• Babalugats

        Scorsese can be divided up into three categories. His essential masterpieces; Mean Streets, Taxi Driver, Raging Bull, Goodfellas, The Departed, The Wolf Of Wallstreet. His semi-anonymous mainstream work; Alice Doesn’t Live Here Anymore, The Color Of Money, Casino, Age Of Innocence, Kundun, The Aviator, Hugo. And his weird stuff; New York, New York, King Of Comedy, After Hours, The Last Temptation Of Christ, Cape Fear, Bring Out The Dead, Gangs Of New York, Shutter Island Everybody focuses on the first group, and it’s understandable, but the other two are interesting too. If he were three separate filmmakers, all three would be considered masters.

        I like Shutter Island a lot more than Cape Fear. Part of that is that I have a hard time separating my reaction to the new Cape Fear from the original. But, I also think that DeNiro comes off more silly than creepy at times, and that the film feels a little unfocused. Scorsese came to the project late, and you can feel the push/pull between him and Spielberg in the bones of the thing. And I think it ends up a little muddled, especially tonally.

        Shutter Island has a pretty awful twist, but if you can get past that it’s got a great sense of tension, paranoia, and unreality to it. And Dicaprio has a complicated and interesting psychology that I find more compelling than anything in Cape Fear. I think it’s one of the more underrated films of its era.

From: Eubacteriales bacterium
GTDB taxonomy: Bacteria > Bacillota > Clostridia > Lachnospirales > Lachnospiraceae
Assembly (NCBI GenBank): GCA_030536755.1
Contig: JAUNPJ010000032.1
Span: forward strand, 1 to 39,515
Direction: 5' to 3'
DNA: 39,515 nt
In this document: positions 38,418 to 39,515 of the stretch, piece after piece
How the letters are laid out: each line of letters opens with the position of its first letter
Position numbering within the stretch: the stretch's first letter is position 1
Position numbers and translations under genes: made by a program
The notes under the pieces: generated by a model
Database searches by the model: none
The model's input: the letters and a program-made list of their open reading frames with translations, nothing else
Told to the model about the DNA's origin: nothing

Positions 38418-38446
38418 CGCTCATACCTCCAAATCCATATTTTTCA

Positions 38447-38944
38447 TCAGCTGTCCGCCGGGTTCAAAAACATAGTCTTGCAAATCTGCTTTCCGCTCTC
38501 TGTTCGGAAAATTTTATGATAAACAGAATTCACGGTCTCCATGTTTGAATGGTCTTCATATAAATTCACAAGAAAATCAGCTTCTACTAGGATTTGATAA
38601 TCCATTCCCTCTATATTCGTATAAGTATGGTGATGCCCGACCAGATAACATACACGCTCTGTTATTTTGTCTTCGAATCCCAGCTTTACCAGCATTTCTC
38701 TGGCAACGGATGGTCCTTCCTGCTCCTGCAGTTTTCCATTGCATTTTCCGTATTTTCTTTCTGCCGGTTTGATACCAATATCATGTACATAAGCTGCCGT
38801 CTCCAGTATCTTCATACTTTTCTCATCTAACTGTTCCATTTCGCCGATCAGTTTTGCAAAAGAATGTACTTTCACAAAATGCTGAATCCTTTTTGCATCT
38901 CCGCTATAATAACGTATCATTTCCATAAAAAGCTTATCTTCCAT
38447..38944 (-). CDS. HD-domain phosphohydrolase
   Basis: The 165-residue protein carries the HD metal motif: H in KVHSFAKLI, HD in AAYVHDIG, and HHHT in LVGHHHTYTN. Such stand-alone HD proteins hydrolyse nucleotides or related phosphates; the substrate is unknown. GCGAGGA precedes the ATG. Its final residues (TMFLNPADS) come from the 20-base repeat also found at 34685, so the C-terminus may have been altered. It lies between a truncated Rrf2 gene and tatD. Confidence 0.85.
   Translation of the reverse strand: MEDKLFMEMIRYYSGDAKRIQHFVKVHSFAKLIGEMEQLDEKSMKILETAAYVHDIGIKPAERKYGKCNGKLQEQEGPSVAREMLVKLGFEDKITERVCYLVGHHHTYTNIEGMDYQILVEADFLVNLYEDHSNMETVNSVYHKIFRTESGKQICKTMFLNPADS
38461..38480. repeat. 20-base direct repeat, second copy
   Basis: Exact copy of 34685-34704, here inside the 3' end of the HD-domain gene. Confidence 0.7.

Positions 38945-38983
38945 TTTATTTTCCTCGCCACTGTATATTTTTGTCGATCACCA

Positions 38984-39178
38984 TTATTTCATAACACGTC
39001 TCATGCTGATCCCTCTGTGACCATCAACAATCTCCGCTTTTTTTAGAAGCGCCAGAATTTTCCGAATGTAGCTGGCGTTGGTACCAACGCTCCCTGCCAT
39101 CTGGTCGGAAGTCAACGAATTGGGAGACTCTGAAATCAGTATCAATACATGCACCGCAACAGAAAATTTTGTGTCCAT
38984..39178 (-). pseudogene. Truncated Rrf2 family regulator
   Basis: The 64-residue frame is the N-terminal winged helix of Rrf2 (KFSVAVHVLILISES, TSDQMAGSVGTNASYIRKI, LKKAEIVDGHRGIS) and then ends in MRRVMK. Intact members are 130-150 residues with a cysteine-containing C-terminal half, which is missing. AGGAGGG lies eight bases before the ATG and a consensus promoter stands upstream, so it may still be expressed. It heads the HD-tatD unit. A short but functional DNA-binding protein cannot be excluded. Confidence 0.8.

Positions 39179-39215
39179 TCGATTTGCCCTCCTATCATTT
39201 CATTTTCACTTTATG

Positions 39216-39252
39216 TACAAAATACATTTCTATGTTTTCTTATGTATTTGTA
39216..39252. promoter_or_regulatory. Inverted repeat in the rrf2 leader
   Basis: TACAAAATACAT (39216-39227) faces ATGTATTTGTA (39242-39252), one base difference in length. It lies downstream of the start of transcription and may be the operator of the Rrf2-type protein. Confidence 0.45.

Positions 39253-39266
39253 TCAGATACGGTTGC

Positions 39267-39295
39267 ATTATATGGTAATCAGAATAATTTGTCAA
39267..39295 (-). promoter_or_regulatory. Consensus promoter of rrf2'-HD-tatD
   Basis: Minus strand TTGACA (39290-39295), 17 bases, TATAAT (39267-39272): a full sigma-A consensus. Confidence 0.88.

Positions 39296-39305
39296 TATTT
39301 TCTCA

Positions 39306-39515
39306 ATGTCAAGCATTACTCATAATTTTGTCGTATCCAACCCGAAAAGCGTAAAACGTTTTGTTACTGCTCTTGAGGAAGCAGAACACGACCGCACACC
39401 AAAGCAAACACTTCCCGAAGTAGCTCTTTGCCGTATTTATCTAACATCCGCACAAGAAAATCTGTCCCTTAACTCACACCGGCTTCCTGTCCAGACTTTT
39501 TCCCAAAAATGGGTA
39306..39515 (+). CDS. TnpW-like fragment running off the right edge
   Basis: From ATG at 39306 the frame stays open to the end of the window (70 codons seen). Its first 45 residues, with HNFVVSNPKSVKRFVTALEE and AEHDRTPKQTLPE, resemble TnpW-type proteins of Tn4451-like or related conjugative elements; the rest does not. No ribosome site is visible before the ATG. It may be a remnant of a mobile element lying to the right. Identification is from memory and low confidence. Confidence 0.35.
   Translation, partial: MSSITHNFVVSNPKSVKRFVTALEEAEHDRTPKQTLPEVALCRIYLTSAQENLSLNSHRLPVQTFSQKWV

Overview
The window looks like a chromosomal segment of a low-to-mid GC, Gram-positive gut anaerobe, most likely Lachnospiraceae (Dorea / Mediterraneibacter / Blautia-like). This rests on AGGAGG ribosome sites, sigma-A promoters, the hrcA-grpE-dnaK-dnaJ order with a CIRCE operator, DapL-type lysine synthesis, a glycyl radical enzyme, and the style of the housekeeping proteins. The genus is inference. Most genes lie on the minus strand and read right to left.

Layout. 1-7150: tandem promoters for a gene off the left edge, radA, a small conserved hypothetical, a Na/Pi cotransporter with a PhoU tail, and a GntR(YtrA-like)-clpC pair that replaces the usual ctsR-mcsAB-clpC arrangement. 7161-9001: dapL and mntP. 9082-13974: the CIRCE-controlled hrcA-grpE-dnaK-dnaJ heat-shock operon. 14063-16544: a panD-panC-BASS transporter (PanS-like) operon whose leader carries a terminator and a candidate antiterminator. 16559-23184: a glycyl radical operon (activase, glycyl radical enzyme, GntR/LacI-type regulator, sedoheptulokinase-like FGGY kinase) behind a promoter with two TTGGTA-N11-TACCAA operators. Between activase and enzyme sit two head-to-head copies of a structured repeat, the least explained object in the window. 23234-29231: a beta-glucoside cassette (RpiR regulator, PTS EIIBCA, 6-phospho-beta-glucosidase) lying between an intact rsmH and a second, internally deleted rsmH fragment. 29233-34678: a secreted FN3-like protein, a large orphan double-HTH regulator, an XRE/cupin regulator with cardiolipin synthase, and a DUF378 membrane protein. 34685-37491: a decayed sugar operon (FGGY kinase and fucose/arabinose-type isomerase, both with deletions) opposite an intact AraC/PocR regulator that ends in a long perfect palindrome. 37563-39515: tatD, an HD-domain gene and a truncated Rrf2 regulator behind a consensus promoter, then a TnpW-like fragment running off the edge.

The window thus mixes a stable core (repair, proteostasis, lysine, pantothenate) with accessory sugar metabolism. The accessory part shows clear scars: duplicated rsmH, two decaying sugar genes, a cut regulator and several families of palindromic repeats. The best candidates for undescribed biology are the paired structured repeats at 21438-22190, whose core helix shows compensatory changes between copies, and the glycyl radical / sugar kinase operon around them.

• Whoa, Hugo semi-anonymous? Alice Doesn’t Live Here Anymore? Age of Innocence? These are like cornerstone Scorsese for me.

          • John Bruni

            Alice is one of my favorite films by Scorsese.

          • Babalugats

            By semi-anonymous I don’t mean bad. I mean movies that your casual movie fan would be surprised to hear was Scorsese. I guess Casino doesn’t fit then. More mainstream movies that seem like they would do well at the oscars. Stuff that you could watch with your aunt. A little less violent or vulgar or bleak than you might expect.

            I could definitely do some shuffling around.

          • I guess. I still feel like those all have an indelible Scorsese fingerprint.

          • Babalugats

            Yeah, you’re right. I’m going to change it.

        • Drunk Napoleon

          I don’t disagree with putting them together, but I definitely disagree with the ‘semi-anonymous’ label. Maybe ‘offbeat’ or ‘variant’ Scorsese – The Aviator feels like “Goodfellas with a mentally ill protagonist” for example

          • Babalugats

            Off beat is too close to weird. Maybe semi-commercial? Kundun doesn’t really fit. Semi-respectable? Stuff that would still have been good if Mike Nichols took over just before filming?

          • Drunk Napoleon

            I think the thing here is that the movies in that category apply Scorsese logic to generally unScorsese topics.

          • Babalugats

            I think it’s whether Scorsese took a step towards his more commercial instincts or his more experimental ones. I like his Dalai Lama and Jesus movies about equally. Kundun is a very respectful, restrained movie with a steady pace that lets the cinematography tell the story in a way that is unusual for Scorsese. The Last Temptation Of Christ is rough and wild, full of intentionally jarring anachronisms that aggressively challenges the audience. They’re both movies where Scorsese is tackling genres that are uncommon for him, but one is him adopting a different style (still filtered through who he is as a filmmaker) and one is him pushing his own style to its breaking point.

            I guess I’d say, which movies feel like he was bouncing ideas off Spielberg and which movies feel like he was bouncing ideas off DePalma?